The spotlight spreads
More than 125 Peace family members gathered at the performing arts center at the last family reunion. They now span multiple generations, living up and down the East Coast. “It’s ginormous,” Russell chuckles, as he traces the family tree. “My grandfather, Bony Hampton Junior’s branch, is the most robust. We’re big, but we’re close.”
As they move, many family members make philanthropy a priority in their new locales. “I think community service is part of our DNA,” Russell declares. “We’ve been given a lot of resources. We’ve been given a lot of access, and it’s incumbent upon us to use our resources to make a difference.”
Russell’s aunt, Genevieve Sakas Manly, was a driving force behind the South Carolina Governor’s School for the Arts and Humanities. Another aunt, Mary Sterling, was one of three primary donors to fund the Upcountry History Museum. And his mother, Betty Stall? Her contributions are legendary, from guiding the integration of Greenville schools to serving as the backbone of projects from here to the coast, including her beloved Brookgreen Gardens.
“We’re all different, and there are a lot of us,” Betty says with a smile. “Our lives have exposed us to different things that include the arts, education, environment. The Peace Center was probably the one project the entire family was unified on. We’re lucky we’ve had this opportunity in our lifetime to do something together that has had such an impact on Greenville and the region.” Prompting the public to call for an encore.
30 years at peace
COVID-19 may have cut the 2020 season short, but there’s so much to celebrate as the Peace Center turns 30. When it was built in the late 1980s, city leaders were struggling to save Main Street, a victim of urban decay. The new Hyatt Regency anchored North Main, but 300 S. Main St. featured three dilapidated factories on the muddy banks of the Reedy River. A group committed to revitalizing the city as well as the arts jump-started a campaign to build a performing arts epicenter, where neighbors could celebrate music, dance and drama.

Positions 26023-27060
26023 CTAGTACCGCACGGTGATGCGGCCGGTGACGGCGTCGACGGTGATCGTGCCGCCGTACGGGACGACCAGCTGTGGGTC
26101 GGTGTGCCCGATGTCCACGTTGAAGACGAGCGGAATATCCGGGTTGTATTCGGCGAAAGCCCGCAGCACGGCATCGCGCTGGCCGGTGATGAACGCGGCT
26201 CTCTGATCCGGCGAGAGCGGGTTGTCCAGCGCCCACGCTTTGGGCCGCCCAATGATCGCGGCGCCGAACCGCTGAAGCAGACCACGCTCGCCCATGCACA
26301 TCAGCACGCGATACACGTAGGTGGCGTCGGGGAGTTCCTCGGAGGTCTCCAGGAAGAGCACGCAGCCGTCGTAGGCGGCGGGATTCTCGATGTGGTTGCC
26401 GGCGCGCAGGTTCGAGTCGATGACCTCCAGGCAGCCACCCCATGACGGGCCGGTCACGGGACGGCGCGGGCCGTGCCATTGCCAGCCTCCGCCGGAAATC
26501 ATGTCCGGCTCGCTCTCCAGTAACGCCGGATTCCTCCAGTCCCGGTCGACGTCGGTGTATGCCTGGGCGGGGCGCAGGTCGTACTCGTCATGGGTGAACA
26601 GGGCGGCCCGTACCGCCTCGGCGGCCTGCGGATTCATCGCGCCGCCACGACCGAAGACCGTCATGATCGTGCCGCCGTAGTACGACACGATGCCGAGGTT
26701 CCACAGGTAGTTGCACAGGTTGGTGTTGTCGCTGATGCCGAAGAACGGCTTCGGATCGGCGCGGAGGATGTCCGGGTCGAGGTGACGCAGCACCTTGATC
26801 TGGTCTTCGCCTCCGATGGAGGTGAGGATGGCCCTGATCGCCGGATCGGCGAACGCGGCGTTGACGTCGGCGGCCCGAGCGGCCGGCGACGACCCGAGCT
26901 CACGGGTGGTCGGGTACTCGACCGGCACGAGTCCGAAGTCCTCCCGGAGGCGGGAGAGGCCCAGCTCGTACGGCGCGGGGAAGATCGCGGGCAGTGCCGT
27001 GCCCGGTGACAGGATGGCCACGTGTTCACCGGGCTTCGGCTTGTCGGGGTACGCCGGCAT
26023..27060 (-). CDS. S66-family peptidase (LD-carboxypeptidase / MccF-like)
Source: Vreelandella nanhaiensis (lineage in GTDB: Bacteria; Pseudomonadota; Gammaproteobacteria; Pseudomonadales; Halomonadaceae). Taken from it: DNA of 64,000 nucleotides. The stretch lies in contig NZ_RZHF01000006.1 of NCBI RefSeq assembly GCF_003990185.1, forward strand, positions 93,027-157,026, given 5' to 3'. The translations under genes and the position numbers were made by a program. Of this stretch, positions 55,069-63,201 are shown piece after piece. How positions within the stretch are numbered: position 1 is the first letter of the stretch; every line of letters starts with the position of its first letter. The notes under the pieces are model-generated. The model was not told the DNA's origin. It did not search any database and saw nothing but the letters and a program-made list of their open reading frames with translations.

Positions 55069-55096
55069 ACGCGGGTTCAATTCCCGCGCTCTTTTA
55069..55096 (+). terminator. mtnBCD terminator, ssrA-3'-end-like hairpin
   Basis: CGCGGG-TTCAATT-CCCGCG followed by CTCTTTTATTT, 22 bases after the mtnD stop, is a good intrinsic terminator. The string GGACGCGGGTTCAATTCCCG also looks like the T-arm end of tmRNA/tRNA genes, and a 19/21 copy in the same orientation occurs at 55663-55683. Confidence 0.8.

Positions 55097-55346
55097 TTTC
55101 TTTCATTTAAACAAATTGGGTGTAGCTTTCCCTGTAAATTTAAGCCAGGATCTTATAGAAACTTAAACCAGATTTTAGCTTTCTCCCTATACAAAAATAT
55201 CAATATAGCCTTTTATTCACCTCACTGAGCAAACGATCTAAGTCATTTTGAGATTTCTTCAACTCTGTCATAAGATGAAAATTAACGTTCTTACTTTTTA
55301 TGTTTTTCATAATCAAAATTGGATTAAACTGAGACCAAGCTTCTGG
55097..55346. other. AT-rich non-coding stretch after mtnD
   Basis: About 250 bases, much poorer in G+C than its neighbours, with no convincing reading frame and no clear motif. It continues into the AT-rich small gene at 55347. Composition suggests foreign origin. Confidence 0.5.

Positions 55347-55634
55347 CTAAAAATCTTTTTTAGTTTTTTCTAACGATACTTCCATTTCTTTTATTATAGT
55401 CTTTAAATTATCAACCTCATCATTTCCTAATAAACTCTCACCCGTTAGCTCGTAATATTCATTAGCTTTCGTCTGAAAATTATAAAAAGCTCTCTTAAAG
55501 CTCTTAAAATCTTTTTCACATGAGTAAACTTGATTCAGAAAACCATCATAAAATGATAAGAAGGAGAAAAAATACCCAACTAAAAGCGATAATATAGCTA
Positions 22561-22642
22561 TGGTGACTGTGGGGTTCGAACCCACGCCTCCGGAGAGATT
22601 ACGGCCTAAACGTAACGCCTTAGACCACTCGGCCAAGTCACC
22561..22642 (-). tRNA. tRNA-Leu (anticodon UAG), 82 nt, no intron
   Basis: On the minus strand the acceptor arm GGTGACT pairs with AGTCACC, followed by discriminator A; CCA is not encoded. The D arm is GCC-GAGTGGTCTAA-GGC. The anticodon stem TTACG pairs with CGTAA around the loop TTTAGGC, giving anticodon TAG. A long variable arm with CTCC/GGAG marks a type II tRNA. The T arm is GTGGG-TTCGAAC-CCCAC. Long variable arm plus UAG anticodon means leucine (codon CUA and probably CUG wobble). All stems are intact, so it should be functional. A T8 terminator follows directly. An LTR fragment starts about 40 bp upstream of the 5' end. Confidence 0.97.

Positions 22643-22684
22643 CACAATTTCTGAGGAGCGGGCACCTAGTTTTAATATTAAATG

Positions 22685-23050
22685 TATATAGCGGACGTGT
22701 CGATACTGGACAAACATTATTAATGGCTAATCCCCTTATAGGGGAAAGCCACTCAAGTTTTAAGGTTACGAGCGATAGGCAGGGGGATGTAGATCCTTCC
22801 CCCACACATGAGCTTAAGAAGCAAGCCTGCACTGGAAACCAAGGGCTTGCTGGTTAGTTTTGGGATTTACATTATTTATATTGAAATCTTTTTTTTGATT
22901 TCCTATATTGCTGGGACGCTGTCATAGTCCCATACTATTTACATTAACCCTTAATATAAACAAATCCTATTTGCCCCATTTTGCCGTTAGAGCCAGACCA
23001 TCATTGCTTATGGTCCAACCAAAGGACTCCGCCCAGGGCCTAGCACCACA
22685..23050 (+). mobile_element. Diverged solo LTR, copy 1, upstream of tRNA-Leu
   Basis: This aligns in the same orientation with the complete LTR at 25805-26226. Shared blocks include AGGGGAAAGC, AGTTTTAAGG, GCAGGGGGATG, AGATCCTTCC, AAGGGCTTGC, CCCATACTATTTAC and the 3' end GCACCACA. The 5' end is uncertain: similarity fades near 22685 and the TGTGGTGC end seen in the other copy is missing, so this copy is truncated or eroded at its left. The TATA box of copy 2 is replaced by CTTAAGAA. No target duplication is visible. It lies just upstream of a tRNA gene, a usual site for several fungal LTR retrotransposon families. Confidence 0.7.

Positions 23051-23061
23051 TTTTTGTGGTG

“We thought of it as a quality-of-life issue,” Betty explains. “A community without arts and humanities is dead. Dull, anyway.”
Three arms of the Peace family pledged $10 million, prompting all branches to give, and a total of $42 million was raised through public-private partnerships. Some of the 19th-century buildings were restored and incorporated into the entertainment complex. The Peace Center opened in November of 1990 with the main concert hall seating 2,112, and Gunter Theatre seating 439.
About 20 years later, Vince Gill was the first artist to appear on the outdoor TD Stage, when it opened directly on the riverbank, as part of a $23 million renovation that added Genevieve’s, Ramsaur Studio and the Huguenot Mill Loft.
“My grandfather bought the Greenville News in 1919. He certainly didn’t dream of anything this grand and influential,” Betty reflects. “I think it’s a legacy to his generation, what they wanted for Greenville. The times change, and you can do different things in different times.”
Over the last three decades, budding ballerinas to presidential hopefuls have taken the stage to form their future. Although the theater is dark this season, the lights will shine again. President and CEO Megan Riegel predicts, “Our future is every bit as bright and beautiful as the last 30 years. The Peace Center will survive this pandemic and thrive as we create new programs and performance spaces to support an exciting and ever-evolving community.”
Just as the founders envisioned. Betty closes, saying, “One of the things we felt so strongly about when doing this, is that it open windows of the world in Greenville for kids, and gave them hope to dream dreams they never could have dreamed before.” May the curtain never fall.